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Summary Article: Bald Eagle
from Encyclopedia of the U.S. Government and the Environment: History, Policy, and Politics

The bald eagle (Haliaeetus leucocephalus), also known as the American eagle, is the national bird of the United States. This large bird preys on fish and waterfowl and lives in marine or coastal environments. The distinctive white head and tail of mature birds, coupled with wingspans of up to eight feet, make the bald eagle striking and easily identifiable (Sibley, 2000). It is at the center of the Great Seal of the United States and is also prominent on the country's currency.

Despite its symbolic importance to the United States, the bald eagle was nearly extinct by the 1970s due to hunting, loss of habitat, and the use of dichlorodiphenyltrichloroethane (DDT). The practice of paying bounties on eagles that had been killed was relatively common in Alaska. From 1917 to 1952, the Alaska Territory paid bounties on more than 128,000 eagles (U.S. Fish and Wildlife Service, 1993).

A more widespread cause of the population decline was degradation of the eagles' habitat, including increased construction and contamination of water supplies, which reduced the availability of food and nesting areas. Eagles require significant room for nesting; nests can reach nine feet in diameter.

The most acute and serious threat to the bald eagle was the widespread use of DDT as an insecticide. Edmund Russell (2001) outlined the development of DDT by the federal government, initially as a means of eradicating mosquitoes in the Pacific theater during World War II. After the war, DDT entered widespread civilian use. Because of its chemical composition, DDT does not decompose but instead accumulates in tissue. As fish eat contaminated insects, and eagles eat the fish, the concentration of DDT in the birds themselves reaches toxic levels. This toxicity manifests itself in damage to the central nervous system and in the formation of shells that are too weak or soft to protect embryonic birds. In 1963, an estimated 417 breeding pairs remained in the continental United States (FWS, 2008).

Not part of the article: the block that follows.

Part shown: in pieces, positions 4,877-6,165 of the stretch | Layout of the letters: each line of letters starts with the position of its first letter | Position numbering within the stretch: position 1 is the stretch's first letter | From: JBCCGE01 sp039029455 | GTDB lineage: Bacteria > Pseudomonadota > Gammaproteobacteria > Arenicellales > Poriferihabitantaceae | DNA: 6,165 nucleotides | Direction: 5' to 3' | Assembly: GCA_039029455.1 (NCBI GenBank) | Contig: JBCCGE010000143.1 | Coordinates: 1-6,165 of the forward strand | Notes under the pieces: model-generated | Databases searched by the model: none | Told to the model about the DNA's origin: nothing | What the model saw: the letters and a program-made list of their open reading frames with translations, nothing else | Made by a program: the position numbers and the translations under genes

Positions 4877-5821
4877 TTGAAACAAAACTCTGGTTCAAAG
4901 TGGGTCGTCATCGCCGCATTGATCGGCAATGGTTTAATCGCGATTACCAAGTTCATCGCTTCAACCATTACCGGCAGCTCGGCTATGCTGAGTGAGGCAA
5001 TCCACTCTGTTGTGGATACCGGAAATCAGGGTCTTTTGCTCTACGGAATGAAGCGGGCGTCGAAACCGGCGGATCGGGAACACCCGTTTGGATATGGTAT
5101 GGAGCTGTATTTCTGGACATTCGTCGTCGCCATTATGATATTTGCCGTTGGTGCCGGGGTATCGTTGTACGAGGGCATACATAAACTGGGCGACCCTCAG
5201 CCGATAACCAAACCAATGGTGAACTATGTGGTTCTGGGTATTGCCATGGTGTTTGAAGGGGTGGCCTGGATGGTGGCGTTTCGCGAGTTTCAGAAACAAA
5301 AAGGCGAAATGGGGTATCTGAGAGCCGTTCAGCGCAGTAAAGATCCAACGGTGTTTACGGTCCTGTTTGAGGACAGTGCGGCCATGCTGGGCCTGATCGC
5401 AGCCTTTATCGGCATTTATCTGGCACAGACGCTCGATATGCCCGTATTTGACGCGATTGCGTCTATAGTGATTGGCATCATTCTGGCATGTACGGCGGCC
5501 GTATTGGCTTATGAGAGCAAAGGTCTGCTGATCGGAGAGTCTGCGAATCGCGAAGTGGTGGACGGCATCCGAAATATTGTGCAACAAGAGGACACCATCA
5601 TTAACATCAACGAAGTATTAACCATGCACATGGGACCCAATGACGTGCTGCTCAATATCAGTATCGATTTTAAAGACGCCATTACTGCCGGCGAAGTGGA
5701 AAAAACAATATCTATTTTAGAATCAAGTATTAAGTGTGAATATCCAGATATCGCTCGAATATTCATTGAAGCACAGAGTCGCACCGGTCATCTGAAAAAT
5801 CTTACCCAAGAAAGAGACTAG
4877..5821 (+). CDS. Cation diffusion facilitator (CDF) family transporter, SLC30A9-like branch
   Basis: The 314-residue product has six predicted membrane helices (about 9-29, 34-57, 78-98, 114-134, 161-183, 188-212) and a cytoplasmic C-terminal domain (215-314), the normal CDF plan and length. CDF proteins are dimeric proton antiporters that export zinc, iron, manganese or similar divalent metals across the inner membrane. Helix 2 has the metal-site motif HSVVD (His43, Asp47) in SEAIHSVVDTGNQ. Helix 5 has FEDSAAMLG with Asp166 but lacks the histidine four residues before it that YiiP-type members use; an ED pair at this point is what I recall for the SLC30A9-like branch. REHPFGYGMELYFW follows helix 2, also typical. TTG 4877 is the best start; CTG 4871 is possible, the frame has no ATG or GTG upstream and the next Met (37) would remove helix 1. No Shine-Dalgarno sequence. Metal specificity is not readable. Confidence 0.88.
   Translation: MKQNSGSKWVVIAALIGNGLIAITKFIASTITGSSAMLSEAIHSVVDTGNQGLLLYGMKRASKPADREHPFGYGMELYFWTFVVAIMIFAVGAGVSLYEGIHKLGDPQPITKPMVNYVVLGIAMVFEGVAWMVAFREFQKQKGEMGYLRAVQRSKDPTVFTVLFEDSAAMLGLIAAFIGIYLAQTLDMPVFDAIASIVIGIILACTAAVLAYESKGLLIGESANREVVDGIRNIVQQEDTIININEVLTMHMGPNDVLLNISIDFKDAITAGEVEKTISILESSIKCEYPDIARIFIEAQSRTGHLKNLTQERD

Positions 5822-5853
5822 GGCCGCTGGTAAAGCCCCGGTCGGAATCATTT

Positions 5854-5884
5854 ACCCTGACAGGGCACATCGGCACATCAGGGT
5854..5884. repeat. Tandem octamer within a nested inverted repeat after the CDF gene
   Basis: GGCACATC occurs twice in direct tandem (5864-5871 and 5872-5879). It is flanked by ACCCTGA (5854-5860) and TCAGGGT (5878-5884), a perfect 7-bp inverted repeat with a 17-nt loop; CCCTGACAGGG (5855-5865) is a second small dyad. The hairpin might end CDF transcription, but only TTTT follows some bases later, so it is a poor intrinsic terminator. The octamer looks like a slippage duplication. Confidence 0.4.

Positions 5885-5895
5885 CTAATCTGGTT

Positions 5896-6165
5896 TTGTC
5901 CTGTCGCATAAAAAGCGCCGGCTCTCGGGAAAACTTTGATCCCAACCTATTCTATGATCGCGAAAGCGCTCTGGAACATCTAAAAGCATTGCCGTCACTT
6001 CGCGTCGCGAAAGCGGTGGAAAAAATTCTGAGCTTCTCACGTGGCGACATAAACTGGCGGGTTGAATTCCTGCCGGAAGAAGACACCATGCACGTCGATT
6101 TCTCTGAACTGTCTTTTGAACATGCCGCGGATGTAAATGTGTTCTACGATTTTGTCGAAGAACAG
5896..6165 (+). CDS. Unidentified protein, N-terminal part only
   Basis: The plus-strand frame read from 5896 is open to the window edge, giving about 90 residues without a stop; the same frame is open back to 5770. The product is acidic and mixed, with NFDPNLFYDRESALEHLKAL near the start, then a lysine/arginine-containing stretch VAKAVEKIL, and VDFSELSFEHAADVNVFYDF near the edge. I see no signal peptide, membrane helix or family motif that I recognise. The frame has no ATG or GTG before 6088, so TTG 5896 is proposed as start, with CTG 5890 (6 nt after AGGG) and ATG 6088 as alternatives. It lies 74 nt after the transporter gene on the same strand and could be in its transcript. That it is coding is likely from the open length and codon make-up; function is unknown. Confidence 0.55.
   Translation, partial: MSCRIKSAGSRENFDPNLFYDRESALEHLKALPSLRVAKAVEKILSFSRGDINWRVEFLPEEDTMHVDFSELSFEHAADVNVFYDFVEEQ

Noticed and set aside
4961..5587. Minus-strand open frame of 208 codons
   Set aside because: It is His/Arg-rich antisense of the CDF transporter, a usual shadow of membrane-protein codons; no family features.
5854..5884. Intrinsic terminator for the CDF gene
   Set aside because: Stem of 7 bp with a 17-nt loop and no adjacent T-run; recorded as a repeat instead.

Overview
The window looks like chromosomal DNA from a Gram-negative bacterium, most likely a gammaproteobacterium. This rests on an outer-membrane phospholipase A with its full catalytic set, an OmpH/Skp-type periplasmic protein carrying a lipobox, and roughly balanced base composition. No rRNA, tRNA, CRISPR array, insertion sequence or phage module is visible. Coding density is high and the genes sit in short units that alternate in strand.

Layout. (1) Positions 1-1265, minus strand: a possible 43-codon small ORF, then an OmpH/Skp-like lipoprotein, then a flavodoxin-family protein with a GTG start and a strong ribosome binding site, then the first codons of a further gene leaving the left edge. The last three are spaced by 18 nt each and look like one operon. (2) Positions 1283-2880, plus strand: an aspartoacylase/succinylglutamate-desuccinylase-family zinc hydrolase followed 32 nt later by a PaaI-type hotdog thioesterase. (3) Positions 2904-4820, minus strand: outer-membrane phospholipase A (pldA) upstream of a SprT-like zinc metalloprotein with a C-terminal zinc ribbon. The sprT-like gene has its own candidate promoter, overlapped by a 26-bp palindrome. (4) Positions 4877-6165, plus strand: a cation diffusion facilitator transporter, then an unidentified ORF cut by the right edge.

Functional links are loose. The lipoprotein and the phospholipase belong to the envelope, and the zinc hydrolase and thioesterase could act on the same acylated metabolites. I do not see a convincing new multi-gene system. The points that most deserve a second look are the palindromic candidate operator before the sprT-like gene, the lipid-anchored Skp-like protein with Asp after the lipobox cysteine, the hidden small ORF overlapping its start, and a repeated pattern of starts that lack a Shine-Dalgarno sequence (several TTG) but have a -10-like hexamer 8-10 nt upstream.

By the early 1970s, the Department of Agriculture had begun restricting the use of DDT. Beans (1996) asserts that the 1972 Environmental Protection Agency (EPA) ban on domestic use of DDT was more beneficial to the bald eagle than the passage of the Endangered Species Act of 1973. The ban on domestic DDT use did not immediately improve the prospects for the bald eagle; in 1978, the birds remained listed as endangered in 43 of the lower 48 states and were considered threatened in the remaining five.

Bald Eagle in flight.


Throughout the 1980s and 1990s, however, the eagle population increased substantially. The U.S. Fish and Wildlife Service introduced a plan to remove the species from both the endangered and threatened lists. As of 2007, with almost 10,000 breeding pairs in the continental United States, the bald eagle is no longer listed as either endangered or threatened under the Endangered Species Act. However, the Bald and Golden Eagle Protection Act of 1940, a less-stringent set of protections, remains in force.

See also DDT; Endangered Species Act of 1973

  • Beans, Bruce E. Eagle's Plume: The Struggle to Preserve the Life and Haunts of America's Bald Eagle. New York: Scribner's, 1996.
  • Russell, Edmund. War and Nature: Fighting Humans and Insects with Chemicals from World War I to Silent Spring. Cambridge: Cambridge University Press, 2001.
  • Sibley, David Allen. The Sibley Guide to Birds. New York: Knopf, 2000.
  • U.S. Fish and Wildlife Service. “Bald Eagle Recovery Questions and Answers” (accessed May 2010).
  • Morris, Evelyn Krache
    Copyright 2011 by ABC-CLIO, LLC

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